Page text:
Mario Andretti’s Championship-winning Lotus 79 goes under the hammer

Sam Cooper
Mario Andretti's Lotus 79 which is up for sale. Suzuka, November 2018

Mario Andretti's Lotus 79 which is up for sale. Suzuka, November 2018

One lucky collector will get the chance to own a Championship-winning car as Mario Andretti’s Lotus 79 goes under the hammer.

The 1978 challenger was the first car to take full advantage of ground effect aerodynamics and it proved to be hugely beneficial to both Lotus and Andretti’s Championship chances.

In the first race in Argentina, Andretti pipped the Alfa Romeo of Niki Lauda to victory and although it would be five races before the American was back on the winner’s step, he then went on a run of form that saw him gain control of the Championship.

Wins in Belgium, Spain, France, Germany and the Netherlands contributed to a 64-point total, 13 more than team-mate Ronnie Peterson in second place. The Swede would die as a result of injuries caused by a crash at that year’s Italian Grand Prix.

In doing so, Andretti became the second, and most recent, American winner of the Formula 1 World Championship, matching Phil Hill’s achievement of 1961.

It was also the seventh and final Constructors’ Championship win for Lotus with the team disbanding in the 1990s before a brief return in the 2010s.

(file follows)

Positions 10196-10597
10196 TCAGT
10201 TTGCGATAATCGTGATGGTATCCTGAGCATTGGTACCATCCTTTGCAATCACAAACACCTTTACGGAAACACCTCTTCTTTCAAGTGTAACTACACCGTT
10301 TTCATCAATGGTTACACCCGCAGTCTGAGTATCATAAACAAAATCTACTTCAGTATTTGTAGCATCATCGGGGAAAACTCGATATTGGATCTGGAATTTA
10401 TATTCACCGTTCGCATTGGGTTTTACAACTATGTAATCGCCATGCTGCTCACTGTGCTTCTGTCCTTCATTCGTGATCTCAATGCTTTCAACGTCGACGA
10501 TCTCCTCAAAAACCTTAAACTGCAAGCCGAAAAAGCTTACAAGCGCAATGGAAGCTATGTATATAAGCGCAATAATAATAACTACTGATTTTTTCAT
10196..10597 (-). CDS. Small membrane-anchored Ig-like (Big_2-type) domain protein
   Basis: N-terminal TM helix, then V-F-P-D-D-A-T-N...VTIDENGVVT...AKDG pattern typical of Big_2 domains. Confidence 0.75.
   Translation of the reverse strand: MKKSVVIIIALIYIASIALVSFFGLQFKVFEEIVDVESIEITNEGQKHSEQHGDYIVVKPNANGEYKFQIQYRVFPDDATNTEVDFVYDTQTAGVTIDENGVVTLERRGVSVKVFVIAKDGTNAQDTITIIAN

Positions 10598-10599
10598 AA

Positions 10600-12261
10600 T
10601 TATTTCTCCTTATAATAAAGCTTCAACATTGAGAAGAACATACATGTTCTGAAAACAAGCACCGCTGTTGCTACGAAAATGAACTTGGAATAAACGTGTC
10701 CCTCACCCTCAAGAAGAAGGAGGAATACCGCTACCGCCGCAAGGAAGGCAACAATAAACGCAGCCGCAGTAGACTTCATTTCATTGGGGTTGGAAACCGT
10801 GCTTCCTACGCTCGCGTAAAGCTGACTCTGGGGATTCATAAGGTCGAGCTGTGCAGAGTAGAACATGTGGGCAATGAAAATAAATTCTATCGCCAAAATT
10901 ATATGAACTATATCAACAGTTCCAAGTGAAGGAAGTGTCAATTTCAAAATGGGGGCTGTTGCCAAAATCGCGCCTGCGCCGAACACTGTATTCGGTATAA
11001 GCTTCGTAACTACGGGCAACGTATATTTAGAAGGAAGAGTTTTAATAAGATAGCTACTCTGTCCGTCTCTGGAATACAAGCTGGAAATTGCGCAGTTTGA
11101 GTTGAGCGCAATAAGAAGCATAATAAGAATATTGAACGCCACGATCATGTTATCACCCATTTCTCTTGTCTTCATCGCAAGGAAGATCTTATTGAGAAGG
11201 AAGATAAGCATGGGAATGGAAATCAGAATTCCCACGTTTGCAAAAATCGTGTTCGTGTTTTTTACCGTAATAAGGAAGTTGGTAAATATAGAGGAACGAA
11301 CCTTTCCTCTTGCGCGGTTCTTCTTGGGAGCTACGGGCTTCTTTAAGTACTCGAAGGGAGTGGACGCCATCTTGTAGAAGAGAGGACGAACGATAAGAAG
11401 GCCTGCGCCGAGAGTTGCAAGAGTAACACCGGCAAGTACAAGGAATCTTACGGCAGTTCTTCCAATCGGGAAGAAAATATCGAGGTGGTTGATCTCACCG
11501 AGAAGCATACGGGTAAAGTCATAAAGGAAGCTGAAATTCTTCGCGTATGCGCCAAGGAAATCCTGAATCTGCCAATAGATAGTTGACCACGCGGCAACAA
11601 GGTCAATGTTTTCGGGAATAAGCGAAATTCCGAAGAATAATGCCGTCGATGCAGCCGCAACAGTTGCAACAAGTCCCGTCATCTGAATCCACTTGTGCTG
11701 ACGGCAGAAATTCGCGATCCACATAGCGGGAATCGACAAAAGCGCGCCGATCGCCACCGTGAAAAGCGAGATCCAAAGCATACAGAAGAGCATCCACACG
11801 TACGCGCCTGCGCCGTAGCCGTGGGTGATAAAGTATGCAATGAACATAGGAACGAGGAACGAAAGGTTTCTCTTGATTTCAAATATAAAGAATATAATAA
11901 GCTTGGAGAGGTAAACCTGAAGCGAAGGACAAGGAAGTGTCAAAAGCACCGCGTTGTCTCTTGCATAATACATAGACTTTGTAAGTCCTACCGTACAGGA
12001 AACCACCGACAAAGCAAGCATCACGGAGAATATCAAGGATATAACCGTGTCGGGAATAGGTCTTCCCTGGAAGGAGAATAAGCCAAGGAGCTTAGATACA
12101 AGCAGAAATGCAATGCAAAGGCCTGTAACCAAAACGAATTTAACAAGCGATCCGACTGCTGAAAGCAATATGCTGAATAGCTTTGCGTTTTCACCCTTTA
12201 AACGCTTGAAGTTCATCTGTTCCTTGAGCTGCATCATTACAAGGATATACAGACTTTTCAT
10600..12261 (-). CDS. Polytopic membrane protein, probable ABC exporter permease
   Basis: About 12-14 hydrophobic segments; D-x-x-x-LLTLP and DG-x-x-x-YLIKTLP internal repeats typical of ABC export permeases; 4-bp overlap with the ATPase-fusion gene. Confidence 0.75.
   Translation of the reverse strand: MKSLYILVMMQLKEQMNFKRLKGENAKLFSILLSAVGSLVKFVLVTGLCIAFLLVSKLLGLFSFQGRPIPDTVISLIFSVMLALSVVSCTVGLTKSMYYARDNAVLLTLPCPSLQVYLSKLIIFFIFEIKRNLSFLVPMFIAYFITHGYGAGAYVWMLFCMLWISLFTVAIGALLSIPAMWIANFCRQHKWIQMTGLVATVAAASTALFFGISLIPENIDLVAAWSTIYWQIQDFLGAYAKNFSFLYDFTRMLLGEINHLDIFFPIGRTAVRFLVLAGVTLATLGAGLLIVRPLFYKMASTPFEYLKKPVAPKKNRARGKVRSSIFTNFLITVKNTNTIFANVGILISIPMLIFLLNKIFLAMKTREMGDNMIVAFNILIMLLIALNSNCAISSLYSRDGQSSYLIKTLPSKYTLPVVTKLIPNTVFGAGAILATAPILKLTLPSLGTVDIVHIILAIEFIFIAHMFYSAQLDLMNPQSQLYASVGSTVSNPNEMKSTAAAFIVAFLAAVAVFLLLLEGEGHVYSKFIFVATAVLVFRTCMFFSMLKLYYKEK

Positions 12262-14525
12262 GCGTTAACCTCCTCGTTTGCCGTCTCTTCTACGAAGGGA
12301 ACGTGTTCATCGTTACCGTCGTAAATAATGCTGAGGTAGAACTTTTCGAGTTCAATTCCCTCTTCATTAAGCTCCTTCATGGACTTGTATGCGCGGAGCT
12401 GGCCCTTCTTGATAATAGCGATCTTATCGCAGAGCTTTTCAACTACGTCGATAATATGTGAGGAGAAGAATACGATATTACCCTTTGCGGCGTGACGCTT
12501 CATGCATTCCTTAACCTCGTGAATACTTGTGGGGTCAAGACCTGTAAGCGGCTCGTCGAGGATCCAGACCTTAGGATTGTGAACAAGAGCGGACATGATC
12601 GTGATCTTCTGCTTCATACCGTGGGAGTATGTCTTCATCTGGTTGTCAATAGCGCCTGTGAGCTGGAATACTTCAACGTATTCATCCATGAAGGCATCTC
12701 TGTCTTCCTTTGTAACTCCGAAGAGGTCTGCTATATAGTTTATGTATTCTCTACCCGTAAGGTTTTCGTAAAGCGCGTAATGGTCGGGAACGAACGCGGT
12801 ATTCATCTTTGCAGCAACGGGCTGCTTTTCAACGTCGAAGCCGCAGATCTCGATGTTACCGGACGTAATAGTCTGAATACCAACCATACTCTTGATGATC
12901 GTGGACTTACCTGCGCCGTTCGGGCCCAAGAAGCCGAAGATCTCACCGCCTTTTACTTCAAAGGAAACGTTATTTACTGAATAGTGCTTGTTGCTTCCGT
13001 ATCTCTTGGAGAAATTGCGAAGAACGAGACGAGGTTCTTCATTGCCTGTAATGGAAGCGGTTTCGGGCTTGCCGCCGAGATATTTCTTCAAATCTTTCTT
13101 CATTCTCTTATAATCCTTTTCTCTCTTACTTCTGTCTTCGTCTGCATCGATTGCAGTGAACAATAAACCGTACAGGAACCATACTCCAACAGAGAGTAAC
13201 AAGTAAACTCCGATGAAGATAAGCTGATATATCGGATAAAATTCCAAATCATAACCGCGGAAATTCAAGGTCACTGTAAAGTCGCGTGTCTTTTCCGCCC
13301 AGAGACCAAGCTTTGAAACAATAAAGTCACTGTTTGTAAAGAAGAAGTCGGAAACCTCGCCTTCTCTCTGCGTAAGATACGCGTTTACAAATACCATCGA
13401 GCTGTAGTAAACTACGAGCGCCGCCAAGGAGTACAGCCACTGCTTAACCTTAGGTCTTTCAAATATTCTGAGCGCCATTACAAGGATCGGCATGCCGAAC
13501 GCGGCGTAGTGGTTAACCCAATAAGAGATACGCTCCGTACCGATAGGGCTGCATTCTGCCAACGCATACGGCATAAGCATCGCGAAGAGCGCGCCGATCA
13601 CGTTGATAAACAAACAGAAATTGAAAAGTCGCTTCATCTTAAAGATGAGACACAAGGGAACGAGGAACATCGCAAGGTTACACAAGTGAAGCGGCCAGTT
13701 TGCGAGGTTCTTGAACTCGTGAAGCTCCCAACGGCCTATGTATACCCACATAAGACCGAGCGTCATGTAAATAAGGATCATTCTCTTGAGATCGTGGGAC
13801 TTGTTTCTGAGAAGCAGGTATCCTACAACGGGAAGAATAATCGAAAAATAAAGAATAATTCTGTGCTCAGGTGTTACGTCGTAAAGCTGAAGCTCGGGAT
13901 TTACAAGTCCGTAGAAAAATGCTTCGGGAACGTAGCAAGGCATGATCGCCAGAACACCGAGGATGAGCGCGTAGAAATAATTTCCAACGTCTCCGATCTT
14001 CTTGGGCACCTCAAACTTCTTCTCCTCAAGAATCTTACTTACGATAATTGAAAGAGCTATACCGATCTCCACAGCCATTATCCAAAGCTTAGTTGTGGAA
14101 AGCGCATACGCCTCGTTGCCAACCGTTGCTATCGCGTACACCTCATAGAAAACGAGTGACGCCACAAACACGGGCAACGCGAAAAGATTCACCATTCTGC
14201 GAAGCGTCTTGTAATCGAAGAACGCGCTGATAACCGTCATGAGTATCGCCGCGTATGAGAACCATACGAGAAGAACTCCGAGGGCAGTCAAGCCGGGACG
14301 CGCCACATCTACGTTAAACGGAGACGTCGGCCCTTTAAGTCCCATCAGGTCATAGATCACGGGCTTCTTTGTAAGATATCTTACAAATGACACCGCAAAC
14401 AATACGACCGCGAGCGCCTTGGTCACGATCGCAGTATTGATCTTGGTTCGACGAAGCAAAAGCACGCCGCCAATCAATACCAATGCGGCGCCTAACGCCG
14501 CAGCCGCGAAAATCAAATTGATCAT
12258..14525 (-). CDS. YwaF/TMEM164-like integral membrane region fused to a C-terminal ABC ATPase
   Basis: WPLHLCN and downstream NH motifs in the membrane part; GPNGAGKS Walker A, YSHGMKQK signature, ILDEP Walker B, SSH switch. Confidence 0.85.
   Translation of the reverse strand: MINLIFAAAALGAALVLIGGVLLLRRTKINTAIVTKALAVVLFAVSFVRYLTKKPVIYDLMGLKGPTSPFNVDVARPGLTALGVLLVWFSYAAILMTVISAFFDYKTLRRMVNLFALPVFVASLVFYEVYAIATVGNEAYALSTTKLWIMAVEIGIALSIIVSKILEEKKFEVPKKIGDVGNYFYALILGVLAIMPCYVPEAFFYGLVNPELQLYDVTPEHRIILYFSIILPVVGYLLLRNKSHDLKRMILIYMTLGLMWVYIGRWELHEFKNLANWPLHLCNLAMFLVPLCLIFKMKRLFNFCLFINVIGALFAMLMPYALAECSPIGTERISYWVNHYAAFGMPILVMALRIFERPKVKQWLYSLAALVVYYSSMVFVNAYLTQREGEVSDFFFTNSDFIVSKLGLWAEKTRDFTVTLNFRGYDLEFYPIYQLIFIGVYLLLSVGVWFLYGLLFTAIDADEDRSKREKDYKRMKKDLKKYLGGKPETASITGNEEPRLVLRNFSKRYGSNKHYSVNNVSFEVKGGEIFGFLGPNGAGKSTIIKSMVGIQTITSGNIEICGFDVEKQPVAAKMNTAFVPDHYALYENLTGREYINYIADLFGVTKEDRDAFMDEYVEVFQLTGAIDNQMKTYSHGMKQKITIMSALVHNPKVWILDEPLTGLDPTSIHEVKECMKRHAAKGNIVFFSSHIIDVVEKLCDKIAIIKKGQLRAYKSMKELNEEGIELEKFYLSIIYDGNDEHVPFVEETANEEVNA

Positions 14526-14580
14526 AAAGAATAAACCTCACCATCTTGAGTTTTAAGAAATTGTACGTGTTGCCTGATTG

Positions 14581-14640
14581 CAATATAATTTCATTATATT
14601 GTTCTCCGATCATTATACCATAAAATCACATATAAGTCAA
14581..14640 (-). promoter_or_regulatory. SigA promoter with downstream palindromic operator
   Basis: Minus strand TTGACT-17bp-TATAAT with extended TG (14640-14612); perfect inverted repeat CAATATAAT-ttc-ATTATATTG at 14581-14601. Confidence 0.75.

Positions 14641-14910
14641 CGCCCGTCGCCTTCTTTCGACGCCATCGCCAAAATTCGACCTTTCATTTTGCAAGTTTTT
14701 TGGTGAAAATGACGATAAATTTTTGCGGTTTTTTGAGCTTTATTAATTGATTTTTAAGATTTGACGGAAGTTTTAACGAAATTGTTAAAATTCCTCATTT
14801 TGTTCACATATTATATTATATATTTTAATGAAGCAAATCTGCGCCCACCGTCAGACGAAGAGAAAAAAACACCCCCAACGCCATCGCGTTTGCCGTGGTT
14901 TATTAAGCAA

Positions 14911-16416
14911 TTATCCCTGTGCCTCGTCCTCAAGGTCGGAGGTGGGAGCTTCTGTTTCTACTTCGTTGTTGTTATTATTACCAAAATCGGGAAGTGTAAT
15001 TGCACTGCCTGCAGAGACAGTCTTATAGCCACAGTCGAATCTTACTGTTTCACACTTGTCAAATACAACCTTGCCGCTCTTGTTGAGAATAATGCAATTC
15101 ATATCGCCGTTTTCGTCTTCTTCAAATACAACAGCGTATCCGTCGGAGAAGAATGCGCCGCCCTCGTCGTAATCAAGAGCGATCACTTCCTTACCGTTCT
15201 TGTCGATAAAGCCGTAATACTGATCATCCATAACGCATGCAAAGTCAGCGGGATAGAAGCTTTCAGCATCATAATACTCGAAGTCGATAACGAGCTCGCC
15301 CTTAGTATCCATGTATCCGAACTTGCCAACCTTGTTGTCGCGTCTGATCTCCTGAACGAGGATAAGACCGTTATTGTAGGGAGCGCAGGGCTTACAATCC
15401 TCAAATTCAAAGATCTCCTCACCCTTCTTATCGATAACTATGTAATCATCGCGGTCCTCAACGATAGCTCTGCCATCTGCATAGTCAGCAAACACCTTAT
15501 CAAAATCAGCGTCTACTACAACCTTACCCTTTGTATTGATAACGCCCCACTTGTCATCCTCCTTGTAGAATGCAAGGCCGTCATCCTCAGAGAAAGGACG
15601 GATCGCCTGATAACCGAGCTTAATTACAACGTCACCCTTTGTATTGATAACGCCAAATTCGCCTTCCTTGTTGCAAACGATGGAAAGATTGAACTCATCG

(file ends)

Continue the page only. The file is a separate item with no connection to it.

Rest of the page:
Now, collectors have a chance to own chassis 79/4 which Andretti used to win the Dutch Grand Prix in the penultimate race of the season.

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He finished just 0.32 seconds ahead of Peterson giving the American a narrow lead of 12 points in the Championship standings. However, Peterson would die in the next race at Monza.

The Lotus 79 also allowed the team to take the most wins in a single season since 1955 and in total it notched up six victories, five podiums, 10 poles and five fastest laps. Such was the dominance of the 79 over its competitors, only six races did not have a Lotus driver on the podium.

The chassis is being sold by Bonhams who in the past have auctioned the 1992 Williams-Renault FW14B, the 1993 McLaren MP4/8A and the 1954 Mercedes W196R which remains the most expensive F1 car ever sold at auction (£19.6m).

Andretti’s car is anticipated to fetch somewhere in the region of $6.5m to $9.5m (£5.4m to £7.8m) which could put it third in the all-time list of F1 cars to go under the hammer.

Collectors will have to wait a while to get their hands on Andretti’s car though as it will not go on sale until the Abu Dhabi Grand Prix in November.

If the car does fetch the estimated price, it will become the only non-Mercedes, Ferrari, McLaren or Williams inside the top 10 most expensive with the Jordan 191 currently occupying the 10th spot.